Did you grow up in a world of rotary phones, rabbit ears, newspapers, and 45 records? Me too. While I’m not exactly a senior citizen—not quite yet—rapid changes in technology can make your head spin. Every day, there’s something new and everyone is living their lives by the new rules of the digital age.

There’s an App for That

Once upon a time, we paid bills by mailing a check. Now there’s autopay from a bank account on your mobile phone. Once upon a time, we stood in line at the box office. Last time I saw a movie at the theater, there wasn’t even a box office. Now we buy movie or music tickets online. Speaking of movies—no need for a big screen or even cable television. There’s an app on your Smart TV with anything you can possibly watch in your lifetime. And apps on your phone will perform nearly any online task.

Getting Seniors Surfing

Technology, social media, and various digital platforms have dominated our society – transmitting information around the world in seconds and keeping people across the globe connected. Unfortunately, many older adults are ill-equipped to navigate the digital landscape as most businesses and services are incorporating digital platforms.


For someone who didn’t come of age in the digital age, it can be intimidating. That’s why Mecklenburg County and Age-Friendly Mecklenburg have partnered with the AARP Foundation to begin a push to enhance the digital skills of older adults.

Remember—you can’t break the internet. So come on in, the water is fine online, and you’ll be cyber swimming in no time. Here are SIX quick tips to boost your computer confidence and digital literacy.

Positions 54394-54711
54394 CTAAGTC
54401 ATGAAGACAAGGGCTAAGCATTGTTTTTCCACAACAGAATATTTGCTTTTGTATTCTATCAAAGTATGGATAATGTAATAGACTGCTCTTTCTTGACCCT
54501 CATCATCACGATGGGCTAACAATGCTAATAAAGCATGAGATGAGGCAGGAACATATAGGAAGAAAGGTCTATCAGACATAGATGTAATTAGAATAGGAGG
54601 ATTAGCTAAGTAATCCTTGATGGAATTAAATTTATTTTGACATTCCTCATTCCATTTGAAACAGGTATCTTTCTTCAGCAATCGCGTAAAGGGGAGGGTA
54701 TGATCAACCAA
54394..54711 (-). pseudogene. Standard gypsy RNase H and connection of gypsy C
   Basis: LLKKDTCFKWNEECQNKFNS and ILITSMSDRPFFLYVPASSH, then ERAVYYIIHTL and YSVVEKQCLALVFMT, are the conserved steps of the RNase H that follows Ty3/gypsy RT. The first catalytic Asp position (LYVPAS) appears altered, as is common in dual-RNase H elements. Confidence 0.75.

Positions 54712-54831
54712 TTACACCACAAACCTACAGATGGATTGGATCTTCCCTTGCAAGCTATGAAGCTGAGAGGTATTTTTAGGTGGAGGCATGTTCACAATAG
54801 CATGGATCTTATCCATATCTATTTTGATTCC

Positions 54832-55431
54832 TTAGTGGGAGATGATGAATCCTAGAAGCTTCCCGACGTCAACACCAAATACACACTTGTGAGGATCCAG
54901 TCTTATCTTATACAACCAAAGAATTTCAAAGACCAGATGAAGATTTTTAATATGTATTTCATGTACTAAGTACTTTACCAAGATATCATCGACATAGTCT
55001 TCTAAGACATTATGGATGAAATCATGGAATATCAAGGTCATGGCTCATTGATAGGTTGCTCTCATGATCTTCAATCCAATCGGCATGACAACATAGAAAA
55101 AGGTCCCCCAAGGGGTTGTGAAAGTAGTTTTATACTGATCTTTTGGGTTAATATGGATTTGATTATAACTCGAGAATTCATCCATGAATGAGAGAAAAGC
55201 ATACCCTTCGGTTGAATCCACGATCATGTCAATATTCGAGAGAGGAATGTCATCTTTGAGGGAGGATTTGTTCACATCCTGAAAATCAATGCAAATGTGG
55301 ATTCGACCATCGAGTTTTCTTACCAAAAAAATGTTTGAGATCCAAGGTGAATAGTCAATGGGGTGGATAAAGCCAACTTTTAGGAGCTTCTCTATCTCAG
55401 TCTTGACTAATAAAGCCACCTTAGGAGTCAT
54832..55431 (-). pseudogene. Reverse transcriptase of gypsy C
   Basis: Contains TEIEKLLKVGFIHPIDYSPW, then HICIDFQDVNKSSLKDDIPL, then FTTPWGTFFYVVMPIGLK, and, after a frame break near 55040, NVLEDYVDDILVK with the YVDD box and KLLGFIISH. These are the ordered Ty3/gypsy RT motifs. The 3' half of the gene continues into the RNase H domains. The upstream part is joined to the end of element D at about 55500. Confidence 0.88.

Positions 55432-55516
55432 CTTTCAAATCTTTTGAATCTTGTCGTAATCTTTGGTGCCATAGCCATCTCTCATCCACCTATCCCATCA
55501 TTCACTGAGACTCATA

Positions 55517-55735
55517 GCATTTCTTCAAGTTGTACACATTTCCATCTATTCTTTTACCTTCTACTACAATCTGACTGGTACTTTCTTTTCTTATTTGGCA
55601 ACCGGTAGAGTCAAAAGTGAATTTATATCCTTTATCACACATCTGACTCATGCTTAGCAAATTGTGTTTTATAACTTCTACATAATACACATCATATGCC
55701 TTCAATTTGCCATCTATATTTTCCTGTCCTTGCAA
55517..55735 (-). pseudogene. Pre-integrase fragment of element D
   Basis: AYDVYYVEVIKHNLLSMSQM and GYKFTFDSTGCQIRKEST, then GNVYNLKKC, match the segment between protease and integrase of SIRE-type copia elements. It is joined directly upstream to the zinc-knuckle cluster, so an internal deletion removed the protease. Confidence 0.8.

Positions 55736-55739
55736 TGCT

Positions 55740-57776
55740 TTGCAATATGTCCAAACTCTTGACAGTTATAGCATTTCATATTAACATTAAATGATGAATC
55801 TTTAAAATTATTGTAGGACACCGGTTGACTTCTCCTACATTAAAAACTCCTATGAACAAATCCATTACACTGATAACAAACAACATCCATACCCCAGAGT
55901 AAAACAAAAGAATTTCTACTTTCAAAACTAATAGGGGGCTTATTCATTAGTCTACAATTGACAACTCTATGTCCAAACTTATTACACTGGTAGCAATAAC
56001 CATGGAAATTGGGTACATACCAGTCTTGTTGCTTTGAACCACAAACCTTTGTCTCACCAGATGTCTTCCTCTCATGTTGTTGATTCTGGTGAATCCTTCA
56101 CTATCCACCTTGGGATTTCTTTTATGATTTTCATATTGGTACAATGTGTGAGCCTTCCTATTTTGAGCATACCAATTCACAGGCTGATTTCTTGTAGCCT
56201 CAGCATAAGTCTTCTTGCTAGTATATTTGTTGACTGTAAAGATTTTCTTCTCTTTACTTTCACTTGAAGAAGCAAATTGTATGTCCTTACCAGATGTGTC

1. Schedule dedicated time

Set aside time to work on your technology skills with clear learning goals. For example, today I will learn how to set up an email address. Tomorrow, I will learn why passwords are important and how to manage them.

2. Pick passwords with care

Online security and strong passwords are crucial. Make strong passwords by stringing words together in a phrase that is easy for you to remember—the longer the better. Use eight characters or more without repeating. And don’t use common passwords or something easy to guess, like a relative’s name.

3. Get a good internet connection

Since practice makes perfect when it comes to digital skills, you’ll need reliable internet. It’s getting more affordable these days. Plus, as I mentioned, you might save money by performing many daily tasks online instead of spending money elsewhere.

4. Watch out for scammers and misinformation

Older adults can easily fall prey to scams, conspiracies, hoaxes, and false news stories. Guard your credit card, social security number, and other financial information tightly and share only with trusted, secure web sites. Be aware of popular computer-based scams, such as tech support and romance scams. Understand how to spot misinformation online. Ask yourself if you understand all points of view and if you’re being manipulated.

5. Practice—and practice patience

Just because your grandchildren pick up new technology in minutes doesn’t mean you need to. They grew up with these gadgets. Practice your skills often and work them into your routines. Be patient, enjoy learning and celebrate small achievements.

6. Seek out digital resources

Charlotte Mecklenburg Library already provides a range of technology training options for all ages through DigiLit, its digital literacy programming. The trainings include workplace tools, basic digital skills, social media, mobile devices, etc. And more help is coming through from Mecklenburg County and the AARP Foundation, after a grant from Google. Learn more about that here.

Lifetime of Learning… Digitally

So don’t throw out your favorite vinyl—those old records are becoming collector’s items! And keep connecting through our Senior Nutrition program. But as you expand your knowledge and horizons, maybe your new tech skills will help carve out the time and save the money to do the things you really want to do.